Yep. Another Kerry post. She has a fantastic sense of style and is so elegant and beautiful that I couldn't help but share this edition of Allure's "Fashion Stakeout" here. I love how uncomplicated most of her looks are. Very glad to see that she's getting more recognition on the style pages and I hope that it translates into better quality movie roles for her. That green Doo.Ri gown is one of my all-time favorites.
Source: Thank you Luxx for scanning these images & uploading to TFS!
I've always been fascinated by racial politics in Brazil; how on the surface the country represents itself as a racial utopia when in practice the racial bias there is so clearly evident.
UPDATE: Youtube video of BBC newcast on the protest. One source in the video claims that in a country where 50% of the population is Black or mixed race, only 2% are Black. Many designers insist that no one is excluded and one insinuated when confronted with the complaints of black models that perhaps the models weren't cast because they were not 'good' or 'tall' or 'beautiful enough.'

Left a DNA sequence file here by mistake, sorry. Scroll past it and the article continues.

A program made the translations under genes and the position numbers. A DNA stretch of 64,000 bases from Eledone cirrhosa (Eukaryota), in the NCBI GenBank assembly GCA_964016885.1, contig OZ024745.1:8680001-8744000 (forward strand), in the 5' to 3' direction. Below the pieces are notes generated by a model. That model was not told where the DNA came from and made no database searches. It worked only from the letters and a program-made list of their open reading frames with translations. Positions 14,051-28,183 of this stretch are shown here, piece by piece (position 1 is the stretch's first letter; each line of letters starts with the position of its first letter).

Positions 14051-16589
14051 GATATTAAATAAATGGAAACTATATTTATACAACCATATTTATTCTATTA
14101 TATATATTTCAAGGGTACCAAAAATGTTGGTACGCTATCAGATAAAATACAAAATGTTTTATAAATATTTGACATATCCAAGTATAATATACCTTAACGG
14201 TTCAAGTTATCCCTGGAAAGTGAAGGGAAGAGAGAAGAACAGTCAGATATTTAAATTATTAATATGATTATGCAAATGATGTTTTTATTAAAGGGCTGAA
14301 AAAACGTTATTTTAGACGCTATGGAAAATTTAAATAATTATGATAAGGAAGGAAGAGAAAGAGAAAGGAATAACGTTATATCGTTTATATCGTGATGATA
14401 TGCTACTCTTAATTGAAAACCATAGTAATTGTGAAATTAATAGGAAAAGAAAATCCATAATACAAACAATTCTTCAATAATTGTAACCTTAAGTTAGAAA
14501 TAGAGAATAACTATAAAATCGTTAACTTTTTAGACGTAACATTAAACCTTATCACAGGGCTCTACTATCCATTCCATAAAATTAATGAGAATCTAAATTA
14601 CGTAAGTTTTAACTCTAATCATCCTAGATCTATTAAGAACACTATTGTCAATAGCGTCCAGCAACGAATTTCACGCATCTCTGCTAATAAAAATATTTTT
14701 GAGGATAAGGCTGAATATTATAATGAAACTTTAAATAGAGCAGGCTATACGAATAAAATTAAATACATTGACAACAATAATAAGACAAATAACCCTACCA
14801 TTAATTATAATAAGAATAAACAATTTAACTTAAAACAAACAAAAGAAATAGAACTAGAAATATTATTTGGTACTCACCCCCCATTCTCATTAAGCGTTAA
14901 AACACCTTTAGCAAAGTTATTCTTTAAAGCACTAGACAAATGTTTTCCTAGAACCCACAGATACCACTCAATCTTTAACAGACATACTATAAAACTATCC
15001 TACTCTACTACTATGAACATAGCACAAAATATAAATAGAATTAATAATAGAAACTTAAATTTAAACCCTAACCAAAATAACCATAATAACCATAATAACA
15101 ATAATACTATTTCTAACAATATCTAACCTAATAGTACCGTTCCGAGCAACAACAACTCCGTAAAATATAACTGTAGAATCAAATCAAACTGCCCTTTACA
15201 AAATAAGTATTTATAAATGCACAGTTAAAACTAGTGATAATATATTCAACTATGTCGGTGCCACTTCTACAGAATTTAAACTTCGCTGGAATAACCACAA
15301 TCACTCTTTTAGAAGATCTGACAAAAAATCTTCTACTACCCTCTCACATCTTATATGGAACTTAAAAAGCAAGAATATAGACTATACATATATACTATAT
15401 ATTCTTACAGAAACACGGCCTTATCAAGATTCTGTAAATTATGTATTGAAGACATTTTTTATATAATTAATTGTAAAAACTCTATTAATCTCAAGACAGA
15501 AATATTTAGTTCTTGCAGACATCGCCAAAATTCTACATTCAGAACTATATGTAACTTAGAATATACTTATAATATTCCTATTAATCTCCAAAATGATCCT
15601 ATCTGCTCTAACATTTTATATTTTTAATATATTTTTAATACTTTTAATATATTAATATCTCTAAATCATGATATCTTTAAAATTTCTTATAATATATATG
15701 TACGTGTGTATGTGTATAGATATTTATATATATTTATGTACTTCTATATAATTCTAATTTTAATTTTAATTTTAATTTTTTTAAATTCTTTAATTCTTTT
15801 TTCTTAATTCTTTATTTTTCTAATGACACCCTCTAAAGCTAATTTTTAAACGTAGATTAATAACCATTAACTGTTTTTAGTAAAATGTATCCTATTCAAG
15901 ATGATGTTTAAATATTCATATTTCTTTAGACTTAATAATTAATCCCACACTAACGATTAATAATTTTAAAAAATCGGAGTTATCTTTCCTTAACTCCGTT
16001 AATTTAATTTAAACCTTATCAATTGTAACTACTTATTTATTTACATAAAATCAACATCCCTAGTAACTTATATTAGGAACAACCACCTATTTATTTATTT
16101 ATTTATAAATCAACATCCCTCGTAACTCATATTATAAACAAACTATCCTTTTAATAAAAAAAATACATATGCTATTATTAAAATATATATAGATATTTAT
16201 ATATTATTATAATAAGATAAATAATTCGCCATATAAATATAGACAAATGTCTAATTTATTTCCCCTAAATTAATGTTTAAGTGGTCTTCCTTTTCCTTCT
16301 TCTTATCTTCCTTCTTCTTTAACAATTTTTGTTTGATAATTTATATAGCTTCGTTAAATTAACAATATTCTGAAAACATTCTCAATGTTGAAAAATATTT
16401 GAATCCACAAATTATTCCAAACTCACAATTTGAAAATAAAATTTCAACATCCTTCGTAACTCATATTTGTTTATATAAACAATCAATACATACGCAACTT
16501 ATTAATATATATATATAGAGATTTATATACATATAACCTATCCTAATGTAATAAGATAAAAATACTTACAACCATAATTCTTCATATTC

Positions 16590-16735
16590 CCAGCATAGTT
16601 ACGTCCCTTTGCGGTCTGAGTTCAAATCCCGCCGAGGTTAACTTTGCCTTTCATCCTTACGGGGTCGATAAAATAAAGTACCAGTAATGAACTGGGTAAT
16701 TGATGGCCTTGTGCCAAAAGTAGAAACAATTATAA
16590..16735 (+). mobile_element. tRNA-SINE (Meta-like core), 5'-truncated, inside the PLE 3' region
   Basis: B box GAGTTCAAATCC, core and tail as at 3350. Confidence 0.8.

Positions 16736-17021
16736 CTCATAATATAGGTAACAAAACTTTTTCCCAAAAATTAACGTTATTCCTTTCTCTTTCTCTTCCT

BBC article: Race row over Brazil Fashion Week
She was the first Black model to get a French Vogue cover though she later remarked that the only reason she got the cover was at the insistence of Yves Saint Laurent himself. I had high hopes for the cover when I first read about it on The Fashion Spot but I'm not wild about the photos. Naomi looks like she's holding Kate hostage, maybe that's why explains the "Wanted!"text splashed underneath the photo. Hmmm....I'll stop writing now before someone accuses me of never being happy with anything.